Sunday, July 22, 2012

Proper Consent

Week 29

Proper Consent


            1.   The prose poem below puts me in mind of The True
                  Believer, the book that put Eric Hoffer, the
                  “longshoreman-philosopher,” on the map.

            2.   His evidence: revolutionaries most often replace the
                  oppressive regimes they’ve overthrown with one equally
                  sinister or worse.

            3.   How easy is it to be so right; to have unassailable points
                  of view!

            4.   How easy is it to think, “Well, any fool knows that . . .
                  (You finish the sentence.) O, those unintended

            5.   How will I test my convictions? How will I question my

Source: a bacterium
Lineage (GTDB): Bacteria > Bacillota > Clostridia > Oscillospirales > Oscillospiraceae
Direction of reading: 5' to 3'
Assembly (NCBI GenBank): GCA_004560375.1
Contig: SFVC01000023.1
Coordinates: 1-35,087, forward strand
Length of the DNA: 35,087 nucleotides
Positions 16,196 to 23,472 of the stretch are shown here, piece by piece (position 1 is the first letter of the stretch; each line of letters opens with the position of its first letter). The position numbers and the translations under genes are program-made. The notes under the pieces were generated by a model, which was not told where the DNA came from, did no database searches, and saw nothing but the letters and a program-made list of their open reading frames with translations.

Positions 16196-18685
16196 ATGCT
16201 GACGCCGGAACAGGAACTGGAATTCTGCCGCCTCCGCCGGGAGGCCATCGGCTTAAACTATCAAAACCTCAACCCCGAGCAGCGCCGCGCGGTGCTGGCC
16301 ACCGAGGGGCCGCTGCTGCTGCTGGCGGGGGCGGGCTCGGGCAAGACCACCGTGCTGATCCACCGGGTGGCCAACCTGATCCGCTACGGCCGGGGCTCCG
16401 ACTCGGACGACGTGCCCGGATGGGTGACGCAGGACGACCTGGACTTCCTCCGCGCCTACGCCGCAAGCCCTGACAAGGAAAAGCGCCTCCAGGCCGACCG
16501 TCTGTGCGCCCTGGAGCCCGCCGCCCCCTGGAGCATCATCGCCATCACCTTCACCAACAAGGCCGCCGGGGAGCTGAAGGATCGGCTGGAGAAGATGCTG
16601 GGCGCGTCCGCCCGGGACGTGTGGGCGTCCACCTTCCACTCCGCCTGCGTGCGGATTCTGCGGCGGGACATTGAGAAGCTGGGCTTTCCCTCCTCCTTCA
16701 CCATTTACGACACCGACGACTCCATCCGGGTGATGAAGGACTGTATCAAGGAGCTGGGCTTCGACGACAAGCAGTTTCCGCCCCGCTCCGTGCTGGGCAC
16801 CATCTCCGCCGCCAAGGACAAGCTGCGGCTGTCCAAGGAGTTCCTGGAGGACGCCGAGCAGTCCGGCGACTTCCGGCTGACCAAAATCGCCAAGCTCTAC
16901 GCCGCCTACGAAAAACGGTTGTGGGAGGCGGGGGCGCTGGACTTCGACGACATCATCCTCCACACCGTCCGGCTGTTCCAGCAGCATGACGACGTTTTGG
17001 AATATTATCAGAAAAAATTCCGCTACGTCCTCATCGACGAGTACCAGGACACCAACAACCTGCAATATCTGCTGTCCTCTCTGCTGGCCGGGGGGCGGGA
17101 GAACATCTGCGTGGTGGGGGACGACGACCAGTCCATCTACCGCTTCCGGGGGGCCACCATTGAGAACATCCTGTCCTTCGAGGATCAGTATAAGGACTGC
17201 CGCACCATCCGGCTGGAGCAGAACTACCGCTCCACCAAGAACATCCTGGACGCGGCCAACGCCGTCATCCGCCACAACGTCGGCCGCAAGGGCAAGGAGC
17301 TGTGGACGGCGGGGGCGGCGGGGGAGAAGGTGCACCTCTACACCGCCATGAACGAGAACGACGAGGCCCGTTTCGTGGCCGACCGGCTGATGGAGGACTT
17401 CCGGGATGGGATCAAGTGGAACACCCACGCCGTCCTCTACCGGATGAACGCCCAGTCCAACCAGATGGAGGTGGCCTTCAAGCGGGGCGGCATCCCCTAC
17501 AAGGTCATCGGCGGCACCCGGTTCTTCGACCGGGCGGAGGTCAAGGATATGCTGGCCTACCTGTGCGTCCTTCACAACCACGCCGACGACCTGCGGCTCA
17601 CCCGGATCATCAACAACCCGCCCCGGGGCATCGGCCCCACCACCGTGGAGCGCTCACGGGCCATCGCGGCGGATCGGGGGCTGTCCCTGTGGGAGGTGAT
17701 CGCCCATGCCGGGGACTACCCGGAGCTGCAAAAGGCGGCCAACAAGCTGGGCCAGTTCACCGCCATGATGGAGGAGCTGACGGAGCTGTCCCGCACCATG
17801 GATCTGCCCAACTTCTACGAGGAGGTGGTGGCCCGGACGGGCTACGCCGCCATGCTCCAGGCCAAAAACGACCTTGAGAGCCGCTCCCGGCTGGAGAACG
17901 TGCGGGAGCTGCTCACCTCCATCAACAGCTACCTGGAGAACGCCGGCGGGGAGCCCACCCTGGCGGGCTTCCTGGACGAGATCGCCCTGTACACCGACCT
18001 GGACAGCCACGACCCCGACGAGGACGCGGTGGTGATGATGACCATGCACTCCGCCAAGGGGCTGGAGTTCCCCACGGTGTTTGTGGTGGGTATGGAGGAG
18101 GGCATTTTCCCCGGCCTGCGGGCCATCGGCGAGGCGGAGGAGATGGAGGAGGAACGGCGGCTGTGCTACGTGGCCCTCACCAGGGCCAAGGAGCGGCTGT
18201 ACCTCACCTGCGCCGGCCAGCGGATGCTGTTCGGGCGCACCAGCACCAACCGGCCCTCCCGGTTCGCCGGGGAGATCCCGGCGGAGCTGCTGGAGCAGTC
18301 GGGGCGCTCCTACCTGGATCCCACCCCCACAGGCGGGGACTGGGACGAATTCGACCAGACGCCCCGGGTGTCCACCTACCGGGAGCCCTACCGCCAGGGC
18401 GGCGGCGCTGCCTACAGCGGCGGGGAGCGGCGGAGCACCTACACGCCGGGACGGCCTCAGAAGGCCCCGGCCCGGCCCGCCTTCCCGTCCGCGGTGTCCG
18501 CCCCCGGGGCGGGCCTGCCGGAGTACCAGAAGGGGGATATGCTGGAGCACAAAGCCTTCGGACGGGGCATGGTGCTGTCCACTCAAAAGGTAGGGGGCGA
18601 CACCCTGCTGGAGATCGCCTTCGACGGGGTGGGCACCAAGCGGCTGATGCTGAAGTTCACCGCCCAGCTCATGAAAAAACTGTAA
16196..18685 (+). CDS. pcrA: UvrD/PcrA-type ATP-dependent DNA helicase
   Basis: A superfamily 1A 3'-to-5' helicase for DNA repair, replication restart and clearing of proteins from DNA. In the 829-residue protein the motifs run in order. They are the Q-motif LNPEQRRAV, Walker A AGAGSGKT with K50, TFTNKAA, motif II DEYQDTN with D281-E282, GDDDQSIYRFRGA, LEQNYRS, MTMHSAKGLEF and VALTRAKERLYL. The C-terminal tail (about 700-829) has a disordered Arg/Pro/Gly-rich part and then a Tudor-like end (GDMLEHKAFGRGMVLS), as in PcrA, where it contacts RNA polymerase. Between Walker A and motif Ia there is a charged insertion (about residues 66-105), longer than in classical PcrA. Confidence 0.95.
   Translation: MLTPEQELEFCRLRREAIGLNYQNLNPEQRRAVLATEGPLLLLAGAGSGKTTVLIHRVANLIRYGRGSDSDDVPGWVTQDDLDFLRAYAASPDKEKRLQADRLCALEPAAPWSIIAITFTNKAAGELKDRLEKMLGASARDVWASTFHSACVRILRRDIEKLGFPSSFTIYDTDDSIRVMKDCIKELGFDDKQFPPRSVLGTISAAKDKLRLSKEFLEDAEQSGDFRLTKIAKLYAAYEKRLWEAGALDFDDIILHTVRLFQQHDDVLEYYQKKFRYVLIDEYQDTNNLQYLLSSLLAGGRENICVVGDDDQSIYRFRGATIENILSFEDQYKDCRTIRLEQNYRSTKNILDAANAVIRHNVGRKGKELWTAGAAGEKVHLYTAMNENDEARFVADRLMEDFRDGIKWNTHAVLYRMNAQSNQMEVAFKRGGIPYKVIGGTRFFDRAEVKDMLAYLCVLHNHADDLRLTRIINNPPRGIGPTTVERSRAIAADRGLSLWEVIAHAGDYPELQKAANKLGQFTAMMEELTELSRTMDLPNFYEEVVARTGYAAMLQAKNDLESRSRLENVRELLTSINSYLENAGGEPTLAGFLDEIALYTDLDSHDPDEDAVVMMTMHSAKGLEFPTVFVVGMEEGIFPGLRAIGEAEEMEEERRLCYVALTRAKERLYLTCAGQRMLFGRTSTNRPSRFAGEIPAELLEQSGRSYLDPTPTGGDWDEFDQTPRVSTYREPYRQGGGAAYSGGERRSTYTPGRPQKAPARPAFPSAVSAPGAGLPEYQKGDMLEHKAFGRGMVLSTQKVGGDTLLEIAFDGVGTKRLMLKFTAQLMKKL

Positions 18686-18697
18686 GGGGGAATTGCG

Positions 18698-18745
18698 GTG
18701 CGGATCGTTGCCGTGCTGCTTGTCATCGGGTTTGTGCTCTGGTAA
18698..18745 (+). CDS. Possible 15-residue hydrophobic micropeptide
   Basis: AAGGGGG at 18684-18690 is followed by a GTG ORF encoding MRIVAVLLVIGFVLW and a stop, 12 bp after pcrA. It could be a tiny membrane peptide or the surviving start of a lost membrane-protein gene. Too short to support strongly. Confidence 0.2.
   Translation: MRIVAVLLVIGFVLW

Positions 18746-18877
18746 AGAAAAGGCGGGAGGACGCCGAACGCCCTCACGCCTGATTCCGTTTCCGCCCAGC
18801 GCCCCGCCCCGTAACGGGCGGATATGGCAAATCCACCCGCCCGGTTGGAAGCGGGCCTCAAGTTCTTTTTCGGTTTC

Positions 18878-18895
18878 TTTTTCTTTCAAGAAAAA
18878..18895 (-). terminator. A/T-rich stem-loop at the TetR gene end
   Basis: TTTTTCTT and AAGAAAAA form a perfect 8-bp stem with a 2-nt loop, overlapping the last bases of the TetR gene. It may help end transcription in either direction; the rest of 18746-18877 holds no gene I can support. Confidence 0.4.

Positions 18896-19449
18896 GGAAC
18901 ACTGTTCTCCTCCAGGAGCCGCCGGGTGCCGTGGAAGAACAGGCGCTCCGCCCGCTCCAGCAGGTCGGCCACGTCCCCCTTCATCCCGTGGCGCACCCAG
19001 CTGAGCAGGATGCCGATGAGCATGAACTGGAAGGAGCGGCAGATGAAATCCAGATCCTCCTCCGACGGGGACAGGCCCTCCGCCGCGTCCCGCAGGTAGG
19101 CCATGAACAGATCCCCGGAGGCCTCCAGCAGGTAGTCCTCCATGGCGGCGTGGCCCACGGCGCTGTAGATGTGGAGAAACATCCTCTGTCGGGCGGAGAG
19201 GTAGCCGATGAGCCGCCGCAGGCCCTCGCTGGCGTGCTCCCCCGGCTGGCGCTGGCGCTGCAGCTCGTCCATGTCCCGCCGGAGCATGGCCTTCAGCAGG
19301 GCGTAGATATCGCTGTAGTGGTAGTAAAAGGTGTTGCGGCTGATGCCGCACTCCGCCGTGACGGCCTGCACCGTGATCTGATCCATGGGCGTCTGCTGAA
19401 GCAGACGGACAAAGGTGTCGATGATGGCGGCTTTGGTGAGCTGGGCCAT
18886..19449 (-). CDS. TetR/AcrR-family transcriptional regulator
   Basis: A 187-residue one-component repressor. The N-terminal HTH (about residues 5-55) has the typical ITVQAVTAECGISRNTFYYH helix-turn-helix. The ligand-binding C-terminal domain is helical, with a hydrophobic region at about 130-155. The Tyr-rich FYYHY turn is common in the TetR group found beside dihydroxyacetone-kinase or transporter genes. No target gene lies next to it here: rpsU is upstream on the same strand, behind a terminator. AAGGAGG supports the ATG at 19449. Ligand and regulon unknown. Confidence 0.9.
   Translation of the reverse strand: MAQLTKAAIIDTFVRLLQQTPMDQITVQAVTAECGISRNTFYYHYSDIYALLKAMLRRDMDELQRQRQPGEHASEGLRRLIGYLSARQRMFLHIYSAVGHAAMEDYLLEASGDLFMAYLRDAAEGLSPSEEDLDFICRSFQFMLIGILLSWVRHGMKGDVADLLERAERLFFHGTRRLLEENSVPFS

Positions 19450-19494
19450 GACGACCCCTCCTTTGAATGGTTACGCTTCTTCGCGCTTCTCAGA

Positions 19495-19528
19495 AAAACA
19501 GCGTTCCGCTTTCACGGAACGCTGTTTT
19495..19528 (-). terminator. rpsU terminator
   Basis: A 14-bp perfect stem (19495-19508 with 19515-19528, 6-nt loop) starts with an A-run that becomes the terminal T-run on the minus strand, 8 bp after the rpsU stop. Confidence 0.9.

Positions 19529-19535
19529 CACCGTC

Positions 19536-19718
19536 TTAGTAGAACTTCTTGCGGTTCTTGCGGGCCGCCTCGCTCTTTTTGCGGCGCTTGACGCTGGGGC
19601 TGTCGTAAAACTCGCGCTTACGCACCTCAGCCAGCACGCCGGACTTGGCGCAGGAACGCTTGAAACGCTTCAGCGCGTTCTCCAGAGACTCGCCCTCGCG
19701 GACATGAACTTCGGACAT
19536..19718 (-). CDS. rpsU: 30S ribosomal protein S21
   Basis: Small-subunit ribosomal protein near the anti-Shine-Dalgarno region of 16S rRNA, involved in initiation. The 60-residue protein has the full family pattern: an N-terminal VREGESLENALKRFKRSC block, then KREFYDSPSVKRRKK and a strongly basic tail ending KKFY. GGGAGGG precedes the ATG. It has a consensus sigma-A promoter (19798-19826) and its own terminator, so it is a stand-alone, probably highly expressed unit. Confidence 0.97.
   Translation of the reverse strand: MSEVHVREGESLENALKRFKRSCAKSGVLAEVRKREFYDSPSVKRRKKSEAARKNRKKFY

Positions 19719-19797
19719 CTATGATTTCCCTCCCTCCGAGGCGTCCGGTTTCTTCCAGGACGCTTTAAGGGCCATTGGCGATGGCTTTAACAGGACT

so-called truths? Might I start by exploring them as

            6.   When I “know” I’m “right” about something, I’ve found,
                  still, that I can be wrong when I’ve sought and found
                  such tests.

            7.   Whom do you respect? They will listen to you. Be sure to
                  listen to them.


I stand in full fierce view of a none-too-small infraction—how
occasioned—I don’t know, that in all likelihood requires putting
            aside my well laid plans and without flinch applying my singular,
            conscientious remedy. This unanticipated engagement is with a
            small four-wall-wood-fenced civic construction site surrounding
            a sewer or electronics installation.

I can smell the four-wall is of fresh pine, just built. Someone has
carelessly spilled a can of green paint over the front wall and the
dreadful evidence running down is dried hard.  Well, that needs
to be sanded smooth right this minute, then all walls painted—
by me, of course, to rid us of this egregious disorder.

© 2012 Allan Cox, Allan Cox & Associates Inc. All Rights Reserved.

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